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Date and Time localization based on Rails' i18n functionalities

branch: master
README
localized_dates
=================

The localized_dates plugin takes away some of the pain of localizing dates and times. It leverages the power of the
Rails i18n plugin (http://rails-i18n.org/) to facilitate localization of dates and times.

Installation
=================

To install the plugin, change into an existing Rails application and run

  ruby script/plugin install git://github.com/clemens/localized_dates.git

This will download the plugin and store it in vendor/plugins/localized_dates. It will also create a directory named
config/locales and copy three locale files, en.rb, en.yml, and de.yml into this directory. While the "en"
locale files mimic current Rails formats, "de" serves as a demo on how date and time formats can be customized.

Adding a new locale
=================

To add a new locale, simply create a new file in config/locales. You can make your life easier by copying an existing
locale and basing your new locale on it.

Adding new date and time formats
=================

Adding new date and time formats is easy. Take a look at the basic structure of the locale file en.yml:

  en:
    date:
      formats:
        default: "%Y-%m-%d"
        short: "%e %b"
        long: "%B %e, %Y"
        only_day: "%e"

    time:
      formats:
        default: "%a %b %d %H:%M:%S %Z %Y"
        time: "%H:%M"
        short: "%d %b %H:%M"
        long: "%B %d, %Y %H:%M"
        only_second: "%S"

        datetime:
          formats:
            default: "%Y-%m-%dT%H:%M:%S%Z"

        am: 'am'
        pm: 'pm'

As you can see, there are two basic entites: date and time. time also has two children, datetime and time_with_zone
that both inherit from :time so you usually don't even need to define them (the "de" locale, for, example doesn't).

If you need more complex Ruby constructs such as lambdas, you still need to define them in a separate Ruby file. Take
a look at the following default formats of en.rb:

  {
    :en => {
      :date => {
        :formats => {
          :long_ordinal => lambda { |date| "%B #{date.day.ordinalize}, %Y" }
        }
      },
      :time => {
        :formats => {
          :long_ordinal => lambda { |time| "%B #{time.day.ordinalize}, %Y %H:%M" }
        },
        :time_with_zone => {
          :formats => {
            :default => lambda { |time| "%Y-%m-%d %H:%M:%S #{time.formatted_offset(false, 'UTC')}" }
          }
        }
      }
    }
  }

For example, if you define a time format named release_date, you can use Time.now.to_s(:release_date) in your views.
You should always define a format named default for both, date and time, that serves as the default format. You can use
the default format by simply writing Time.now.to_s without passing an additional parameter.

You can either use a strftime compatible formatting string or a Proc that returns a strftime formatting string as a
date/time format. Take a look at the following examples:

  :short => "%d %B, %H:%M" # => "03 August, 22:49"
  :long => lambda { |time| "%A, #{time.day}. %B %Y, %H:%M" } # => "Samstag, 3. August 2008, 22:49"
  
Please note that the use of Procs is slightly different from Rails' original behavior:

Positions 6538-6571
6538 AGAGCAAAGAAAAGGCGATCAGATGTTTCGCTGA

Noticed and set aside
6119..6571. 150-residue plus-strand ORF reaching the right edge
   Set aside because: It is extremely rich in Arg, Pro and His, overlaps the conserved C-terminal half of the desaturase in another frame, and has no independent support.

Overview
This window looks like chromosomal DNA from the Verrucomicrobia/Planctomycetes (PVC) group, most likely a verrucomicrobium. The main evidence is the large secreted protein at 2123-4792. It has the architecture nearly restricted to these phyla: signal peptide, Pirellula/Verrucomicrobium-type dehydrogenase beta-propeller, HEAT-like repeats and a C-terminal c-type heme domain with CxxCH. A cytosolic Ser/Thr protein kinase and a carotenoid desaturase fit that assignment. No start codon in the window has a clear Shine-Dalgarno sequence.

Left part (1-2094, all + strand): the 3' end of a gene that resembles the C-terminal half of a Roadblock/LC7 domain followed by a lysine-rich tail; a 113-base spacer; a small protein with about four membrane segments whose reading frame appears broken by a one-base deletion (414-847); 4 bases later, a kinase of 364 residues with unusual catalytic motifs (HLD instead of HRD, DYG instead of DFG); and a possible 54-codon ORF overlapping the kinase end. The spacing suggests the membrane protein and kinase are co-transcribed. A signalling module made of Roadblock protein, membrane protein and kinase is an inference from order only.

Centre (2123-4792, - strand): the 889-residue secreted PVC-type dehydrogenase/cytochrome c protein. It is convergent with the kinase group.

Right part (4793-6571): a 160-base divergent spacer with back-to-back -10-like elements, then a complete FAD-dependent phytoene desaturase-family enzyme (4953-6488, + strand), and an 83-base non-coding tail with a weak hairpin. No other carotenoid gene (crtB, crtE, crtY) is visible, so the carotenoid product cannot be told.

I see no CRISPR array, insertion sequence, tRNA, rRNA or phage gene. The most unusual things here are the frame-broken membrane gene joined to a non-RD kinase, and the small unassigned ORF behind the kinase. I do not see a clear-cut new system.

old: :long => lambda { |time| time.strftime("%A, #{time.day}. %B %Y, %H:%M") }
  new: :long => lambda { |time| "%A, #{time.day}. %B %Y, %H:%M" }
  
The old way should still work without throwing error messages, however, the dates and times will not be localized.

For further information on strftime formatting, see http://ruby-doc.org/core/classes/Time.html#M000139.

Check installed locales
=================

To display a list of all locales installed in config/locales, you can use the following rake command:

  rake locales

Customizing day and month names
=================

If you localize your application for a language other than English, you most likely want to change the default month
and day names to your own countries' names. Here's how it's done:

  de:
    date:
      day_names: [Sunday, Monday, Tuesday, Wednesday, Thursday, Friday, Saturday]
      abbr_day_names: [Sun, Mon, Tue, Wed, Thu, Fri, Sat]
      month_names: [~, January, February, March, April, May, June, July, August, September, October, November, December]
      abbr_month_names: [~, Jan, Feb, Mar, Apr, May, Jun, Jul, Aug, Sep, Oct, Nov, Dec]
      order: [ :year, :month, :day ]

The only caveat here is that month_names and abbr_month_names *need* nil as their respective first elements. If you
don't use nil as the first element you'll end up with wrong dates (August will become September, etc.). Also note that
the definition of day names starts with Sunday (not Monday).

Changing the default locale
=================

If you want to use a default locale other than "en", you have to tell the i18n plugin the locale you want to use by
default. Simply put the following line in an initializer in config/initializers or include it in your environment.rb:

    I18n.default_locale = :de

Contributors
=================

* Aslak Helles√ły (http://blog.aslakhellesoy.com/)
* Andreas Korth
* Andreas Neuhaus

Bugs and Feedback
=================

If you discover any bugs I'd appreciate if you sent me an e-mail to clemens@railway.at. Please include a detailed
description of your problem if you want me to help you.

If you have positive feedback and want to drop me a line that's fine, too! :-)


Copyright (c) 2008 Clemens Kofler <clemens@railway.at>, released under the MIT license

http://www.railway.at
http://github.com/clemens/localized_dates
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